Sweet Simplicity: It's Time for Perrier Menthe

  The first time I had a Perrier menthe was the day we arrived in Lourmarin in Provence. The couple from which we rented our townhouse took us on a tour of the town to show us where to buy bread, the restaurants they liked, where the grocery store was, the bank, etc.

The way Lourmarin is laid out makes it easy to do a loop around the town on the main roads and end up back at a little square where a few cafés meet. It is the perfect spot for people-watching.

It was late August and wonderfully hot outside--at least to me. Our hosts chose a café owned by one of their friends and suggested we have Perrier menthes. Mint syrup and Perrier. That's it. I had never heard of it before, but they assured us it was delicious.

The drinks arrived in tall glasses with long spoons, dark green mint syrup at the bottom, and a bottle of Perrier on the side. I poured my water into the glass, gave it a stir, and took a sip of the bright green liquid.

It was delicious. Cool, refreshing, sparkling, and slightly sweet. The mint was just prevalent enough give me a nice cooling sensation on my lips and tongue.

Since that day, I haven't been able to get enough Perrier menthes. Even my dad, who hates mint, really likes these. They are perfect for summer and a little different from the usual.

Lately, as the heat rises and the days get longer, I find myself craving them. Although I can't be in Provence right now (despite some really good attempts at teleportation), I can bring a bit of Provence to me by making these.

Here's what you need:

  • Perrier (or your favorite sparkling mineral water)
  • Mint/menthe verte syrup. I'm using Chateau Thierry crème de menthe syrup right now. Teisseire is a popular brand in France but I haven't found it here yet. I love the green color, but I'm sure you could use a clear syrup or make your own if you want to be different.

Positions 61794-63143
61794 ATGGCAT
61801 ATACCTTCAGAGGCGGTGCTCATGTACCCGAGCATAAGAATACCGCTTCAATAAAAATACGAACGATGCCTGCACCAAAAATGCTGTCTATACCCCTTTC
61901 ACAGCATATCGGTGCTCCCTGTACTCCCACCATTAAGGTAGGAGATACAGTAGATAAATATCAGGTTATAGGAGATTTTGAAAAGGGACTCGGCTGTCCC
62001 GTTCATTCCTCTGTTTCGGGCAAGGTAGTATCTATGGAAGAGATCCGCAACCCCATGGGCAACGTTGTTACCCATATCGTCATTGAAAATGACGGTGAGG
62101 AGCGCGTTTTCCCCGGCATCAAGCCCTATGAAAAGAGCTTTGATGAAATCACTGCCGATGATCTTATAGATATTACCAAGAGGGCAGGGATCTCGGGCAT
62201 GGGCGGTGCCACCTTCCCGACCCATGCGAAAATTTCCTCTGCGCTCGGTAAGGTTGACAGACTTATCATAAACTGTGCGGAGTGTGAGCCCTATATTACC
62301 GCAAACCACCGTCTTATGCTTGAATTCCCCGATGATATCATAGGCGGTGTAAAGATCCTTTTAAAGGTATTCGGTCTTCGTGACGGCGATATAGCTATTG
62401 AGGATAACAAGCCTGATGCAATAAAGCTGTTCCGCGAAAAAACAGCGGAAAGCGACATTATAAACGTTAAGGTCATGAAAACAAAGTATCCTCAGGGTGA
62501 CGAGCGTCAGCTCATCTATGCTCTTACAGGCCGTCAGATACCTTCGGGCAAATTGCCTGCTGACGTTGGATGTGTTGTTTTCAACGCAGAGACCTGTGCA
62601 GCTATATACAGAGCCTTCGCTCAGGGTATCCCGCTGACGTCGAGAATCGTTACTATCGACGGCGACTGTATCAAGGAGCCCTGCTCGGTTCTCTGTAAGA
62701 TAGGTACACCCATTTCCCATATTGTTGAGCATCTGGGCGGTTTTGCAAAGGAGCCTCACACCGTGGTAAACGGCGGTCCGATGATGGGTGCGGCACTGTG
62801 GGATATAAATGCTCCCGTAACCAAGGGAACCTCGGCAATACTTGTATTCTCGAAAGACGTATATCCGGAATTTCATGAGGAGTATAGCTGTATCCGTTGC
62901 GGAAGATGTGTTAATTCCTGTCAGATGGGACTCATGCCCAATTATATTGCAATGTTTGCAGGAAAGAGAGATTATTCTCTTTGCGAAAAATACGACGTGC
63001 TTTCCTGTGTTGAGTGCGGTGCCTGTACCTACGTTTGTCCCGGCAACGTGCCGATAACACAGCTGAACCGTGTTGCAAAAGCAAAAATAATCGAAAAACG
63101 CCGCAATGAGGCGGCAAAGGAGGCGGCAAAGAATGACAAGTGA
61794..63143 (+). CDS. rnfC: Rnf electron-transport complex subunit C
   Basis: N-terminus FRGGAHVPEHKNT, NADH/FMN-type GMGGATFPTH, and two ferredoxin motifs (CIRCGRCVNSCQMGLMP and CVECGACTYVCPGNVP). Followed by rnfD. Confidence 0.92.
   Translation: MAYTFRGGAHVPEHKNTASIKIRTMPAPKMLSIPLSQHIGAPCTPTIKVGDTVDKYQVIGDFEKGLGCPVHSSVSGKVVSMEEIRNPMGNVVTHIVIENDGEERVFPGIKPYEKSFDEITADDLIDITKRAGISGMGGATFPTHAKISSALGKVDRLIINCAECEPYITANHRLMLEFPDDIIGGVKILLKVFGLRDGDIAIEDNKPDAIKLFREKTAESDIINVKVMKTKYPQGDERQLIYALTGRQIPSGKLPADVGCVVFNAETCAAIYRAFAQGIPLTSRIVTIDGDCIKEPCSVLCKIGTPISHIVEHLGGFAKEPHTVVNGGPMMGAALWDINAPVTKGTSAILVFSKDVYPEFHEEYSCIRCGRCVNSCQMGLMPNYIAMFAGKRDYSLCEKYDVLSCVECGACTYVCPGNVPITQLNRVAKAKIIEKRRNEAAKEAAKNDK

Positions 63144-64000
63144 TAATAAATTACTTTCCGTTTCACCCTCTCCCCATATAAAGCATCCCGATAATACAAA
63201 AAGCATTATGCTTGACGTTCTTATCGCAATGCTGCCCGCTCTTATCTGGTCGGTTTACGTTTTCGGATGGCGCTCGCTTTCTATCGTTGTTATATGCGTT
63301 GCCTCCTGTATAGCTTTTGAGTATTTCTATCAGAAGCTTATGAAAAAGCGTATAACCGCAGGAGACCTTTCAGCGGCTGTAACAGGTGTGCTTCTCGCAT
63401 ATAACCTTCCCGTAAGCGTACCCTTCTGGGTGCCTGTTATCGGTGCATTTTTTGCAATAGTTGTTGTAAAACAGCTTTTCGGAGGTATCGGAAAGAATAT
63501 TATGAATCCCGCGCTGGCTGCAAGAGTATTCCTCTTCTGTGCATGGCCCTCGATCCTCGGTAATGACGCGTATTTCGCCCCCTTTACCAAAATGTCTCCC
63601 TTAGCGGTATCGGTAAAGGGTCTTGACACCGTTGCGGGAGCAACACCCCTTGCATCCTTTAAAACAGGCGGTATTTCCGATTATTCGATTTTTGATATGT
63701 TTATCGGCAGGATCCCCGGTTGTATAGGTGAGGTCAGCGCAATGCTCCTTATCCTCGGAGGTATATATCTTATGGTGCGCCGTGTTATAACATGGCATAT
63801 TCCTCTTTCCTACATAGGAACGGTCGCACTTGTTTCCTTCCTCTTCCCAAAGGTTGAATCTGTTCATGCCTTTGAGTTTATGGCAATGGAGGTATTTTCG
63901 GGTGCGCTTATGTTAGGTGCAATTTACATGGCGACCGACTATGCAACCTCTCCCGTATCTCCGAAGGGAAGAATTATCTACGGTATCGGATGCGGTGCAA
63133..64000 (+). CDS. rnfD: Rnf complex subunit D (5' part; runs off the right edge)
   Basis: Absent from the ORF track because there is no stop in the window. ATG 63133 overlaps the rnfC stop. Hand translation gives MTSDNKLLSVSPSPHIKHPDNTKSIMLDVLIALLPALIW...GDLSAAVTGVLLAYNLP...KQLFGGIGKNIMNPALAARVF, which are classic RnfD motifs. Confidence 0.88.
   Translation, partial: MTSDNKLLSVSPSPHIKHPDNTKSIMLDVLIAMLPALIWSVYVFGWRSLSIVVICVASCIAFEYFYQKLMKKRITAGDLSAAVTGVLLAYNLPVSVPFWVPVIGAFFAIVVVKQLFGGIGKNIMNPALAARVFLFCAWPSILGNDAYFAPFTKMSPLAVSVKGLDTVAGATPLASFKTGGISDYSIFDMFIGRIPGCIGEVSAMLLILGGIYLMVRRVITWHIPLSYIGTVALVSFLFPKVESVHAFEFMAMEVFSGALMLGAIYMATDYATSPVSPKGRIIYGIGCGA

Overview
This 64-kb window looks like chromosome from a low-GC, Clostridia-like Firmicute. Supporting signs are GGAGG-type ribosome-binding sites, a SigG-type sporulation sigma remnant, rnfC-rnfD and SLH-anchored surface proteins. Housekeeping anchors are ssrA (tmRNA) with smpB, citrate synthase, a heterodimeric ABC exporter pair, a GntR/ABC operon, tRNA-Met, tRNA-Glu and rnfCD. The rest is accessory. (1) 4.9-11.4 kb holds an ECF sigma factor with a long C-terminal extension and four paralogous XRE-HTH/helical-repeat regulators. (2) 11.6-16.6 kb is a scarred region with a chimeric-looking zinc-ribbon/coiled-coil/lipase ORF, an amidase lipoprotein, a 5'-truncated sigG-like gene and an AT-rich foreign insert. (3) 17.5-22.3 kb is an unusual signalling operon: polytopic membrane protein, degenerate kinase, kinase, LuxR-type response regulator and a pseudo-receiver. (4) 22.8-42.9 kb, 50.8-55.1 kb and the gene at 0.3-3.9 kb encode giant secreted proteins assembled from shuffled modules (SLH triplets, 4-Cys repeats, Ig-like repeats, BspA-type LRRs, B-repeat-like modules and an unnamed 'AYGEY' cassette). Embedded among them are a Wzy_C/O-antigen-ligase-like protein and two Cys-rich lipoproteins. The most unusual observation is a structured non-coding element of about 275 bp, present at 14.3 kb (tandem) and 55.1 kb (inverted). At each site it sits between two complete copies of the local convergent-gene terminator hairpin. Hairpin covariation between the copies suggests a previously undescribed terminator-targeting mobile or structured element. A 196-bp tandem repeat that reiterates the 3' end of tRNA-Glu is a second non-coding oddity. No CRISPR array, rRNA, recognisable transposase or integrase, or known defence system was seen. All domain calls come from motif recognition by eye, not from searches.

• A pretty glass
  • Ice (optional/if you are one of those ridiculous North Americans who must have ice)

I like ice and my Perrier was fresh off the store shelf and hot. So, ice it was.

The general recommendations are 1 oz of syrup to 7-9 oz of Perrier. Just play with the ratios until you find what tastes good to you. I tend to like mine a little less sweet, so I'm probably closer to the 1:9 ratio.

Pour the syrup first, add the water, give it a little stir. Easy peasy.

Optional: Put on a white linen shirt and some khakis or a white linen dress, top your head with a Panama hat of some kind, and sip slowly while pretending you are at a café.

Enjoy! I highly recommend you repeat this until you are sufficiently refreshed and/or you feel like switching over to pastis or a cold, dry rose.


  • Menthe à l'eau - using still water instead of Perrier. I'm also sure club soda would be fine if you prefer it.
  • Diabolo menthe - mint syrup and lemonade or 7Up/Sprite. I haven't tried this yet but I've seen both lemonade and Sprite/7Up mentioned.
  • Test out another flavor. Mint seemed to be the most popular syrup when I was in Provence but most cafés had lists of other available flavors too.

Homemade Mint Chocolate-Covered Coffee Beans

In my Christmas stocking I got a tube of mint chocolate-covered espresso beans. They were so good that I would savor just a couple every day to make them last as long as possible. Well, a couple of weeks ago as I was getting one, the bottom fell out of the tube. I watched helplessly as they all scattered across my floor.

After I stopped shaking my fists at the sky and crying out "nooooooo," the thought of eating them anyway did cross my mind. 3-second rule right? Then, I remembered how much dog and cat hair I vacuum up every week. "But I could rinse them," I thought.

Don't worry, I didn't. I came to my senses and they all went into the trash as I whimpered.

The next day, as I mourned those beans, I realized that I could try to make some. It ended up being a fairly easy experiment. Here's how I did it.